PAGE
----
I love to travel and have been fortunate enough to have visited many amazing places – whether that be by studying abroad, serving in the Peace Corps or just taking a vacation. So with that in mind, I’ve decided to get to know one composer from each country I’ve ever visited or lived in and then share what I learn here on Giocosity.
Starting January 2014, I’ll profile two composers per month starting with an American composer all the way through a Moroccan composer. The order of presentation is based on the chronological order in which I first visited each of these great nations.
As far as the choosing of the composers, it’s pretty random, but while Mozart, Bach, Vivaldi and Handel are all rather awesome, I am purposely choosing lesser known composers – or well – composers I don’t know nearly as well. It’s all pretty subjective!
Here are the composers. I’m still working on Morocco as that’s proving to be a tad challenging, but I’ll figure it out.
Thanks very much to Scott Chamberlain (St. Catherine University), Julia Rose (Columbus Symphony Orchestra) and my Dad for helping me put this list together!
- USA – David P. Sartor (b. 1956)
- Canada – John Estacio (b. 1966)
- France – Jean-Féry Rébel (1666-1747)
- Germany – Clara Schumann (1819-1896)
- Switzerland – Heinrich Sutermeister (1910-1995)
- Italy – Giovanni Battista Pergolesi (1710-1736)
- Austria – Ignaz Pleyel (1757-1831)
- Monaco – Massimiliano Greco (b. 1967)
- Mexico – Manuel de Sumaya (1678-1755)
- Northern Ireland – Ian Wilson (b. 1964)
- Ireland – John Field (1782-1837)
- Bulgaria – Pancho Vladigerov (1899-1978)
- Egypt – Abu Bakr Khairat (1910-1963)
- Turkey - Ahmed Adnan Saygun (1907-1991)
- Greece - Nikos Skalkottas (1904-1949)
- Romania – George Enescu (1881-1955)
- Hungary – Josef Joachim (1831-1907)
- England – William Byrd (1540-1623)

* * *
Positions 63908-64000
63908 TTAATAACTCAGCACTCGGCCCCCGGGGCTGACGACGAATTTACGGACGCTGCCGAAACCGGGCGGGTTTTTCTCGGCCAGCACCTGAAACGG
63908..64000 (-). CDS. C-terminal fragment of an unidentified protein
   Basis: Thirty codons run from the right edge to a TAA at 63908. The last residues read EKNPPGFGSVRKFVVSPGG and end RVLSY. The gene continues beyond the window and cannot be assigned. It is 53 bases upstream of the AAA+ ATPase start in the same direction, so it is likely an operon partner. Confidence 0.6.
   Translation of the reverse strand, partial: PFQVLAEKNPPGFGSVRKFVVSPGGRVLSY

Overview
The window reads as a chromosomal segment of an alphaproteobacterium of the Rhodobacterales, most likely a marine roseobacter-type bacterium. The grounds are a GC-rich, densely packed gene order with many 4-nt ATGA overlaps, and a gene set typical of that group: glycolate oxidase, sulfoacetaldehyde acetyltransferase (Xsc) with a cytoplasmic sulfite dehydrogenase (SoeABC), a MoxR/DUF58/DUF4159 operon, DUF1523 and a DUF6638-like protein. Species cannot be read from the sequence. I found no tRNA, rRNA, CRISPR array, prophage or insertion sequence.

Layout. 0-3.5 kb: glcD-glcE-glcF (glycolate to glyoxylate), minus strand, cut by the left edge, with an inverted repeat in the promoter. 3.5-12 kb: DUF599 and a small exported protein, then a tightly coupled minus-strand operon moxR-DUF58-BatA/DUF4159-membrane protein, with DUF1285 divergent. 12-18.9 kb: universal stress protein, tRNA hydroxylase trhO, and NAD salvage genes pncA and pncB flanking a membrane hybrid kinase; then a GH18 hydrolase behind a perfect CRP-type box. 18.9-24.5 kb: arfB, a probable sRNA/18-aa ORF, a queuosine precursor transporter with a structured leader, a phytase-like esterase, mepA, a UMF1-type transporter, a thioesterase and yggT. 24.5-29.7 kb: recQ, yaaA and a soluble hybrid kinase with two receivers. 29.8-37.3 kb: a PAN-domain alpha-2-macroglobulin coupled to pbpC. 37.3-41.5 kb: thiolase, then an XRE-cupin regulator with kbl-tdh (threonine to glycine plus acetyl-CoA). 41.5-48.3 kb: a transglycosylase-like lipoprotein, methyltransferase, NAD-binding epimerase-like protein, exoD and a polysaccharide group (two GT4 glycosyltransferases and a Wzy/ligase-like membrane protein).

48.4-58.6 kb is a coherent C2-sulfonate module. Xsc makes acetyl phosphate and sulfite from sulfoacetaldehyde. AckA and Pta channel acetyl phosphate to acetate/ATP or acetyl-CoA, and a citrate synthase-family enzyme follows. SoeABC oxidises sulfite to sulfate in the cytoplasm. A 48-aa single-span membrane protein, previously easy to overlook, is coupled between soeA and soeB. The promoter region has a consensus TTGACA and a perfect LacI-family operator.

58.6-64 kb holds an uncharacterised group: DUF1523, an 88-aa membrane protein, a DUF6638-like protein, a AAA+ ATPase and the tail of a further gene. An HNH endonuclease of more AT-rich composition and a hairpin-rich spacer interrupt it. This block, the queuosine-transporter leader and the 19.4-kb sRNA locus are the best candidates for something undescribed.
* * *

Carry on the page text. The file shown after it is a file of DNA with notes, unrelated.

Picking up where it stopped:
- Wales – Morfydd Owen (1891-1918)
- Scotland - William Marshall (1748-1833)
- Belgium – Gilles Binchois (1400-1460)
- Argentina – Carlos Gardel (1890-1935)
- Spain – Pablo de Sarasate (1844-1908)
- Morocco – Pending
I look forward to getting to know these composers. I hope you look forward to learning more about them as well!
Wishing all of you safe travels, wonderful meals, a win by your favorite team and most important, warmth and welcome with your friends and family this long holiday weekend.
Happy Thanksgiving everyone!
From my trip there, way back when…this is a statue of Wolfgang Amadeus Mozart in a park in Vienna, Austria. I especially love the flowers in front!
And the home in which Mozart was born, his Geburtshaus, in Salzburg, Austria. I was lucky to be there on the 200th anniversary of his death, so small ensembles were playing everywhere. I didn’t get to see a full-fledged concert as I was only there a few days and spent my time wandering the city and visiting castles, but what I did hear was wonderful!
These are a couple of guitarists in Granada, Spain playing traditional Spanish guitar music. They were very nice and were happy to pose while I took a picture. I probably listened to them for a good half hour or more since they were really good and, for January, it was quite nice out!
Granada is a beautiful city in southern Spain and is home to the Alhambra which houses the last of the moorish palaces, Palacio Nazaries. Someday I’ll have a chance to return there and also visit some other cities in the region. So much history!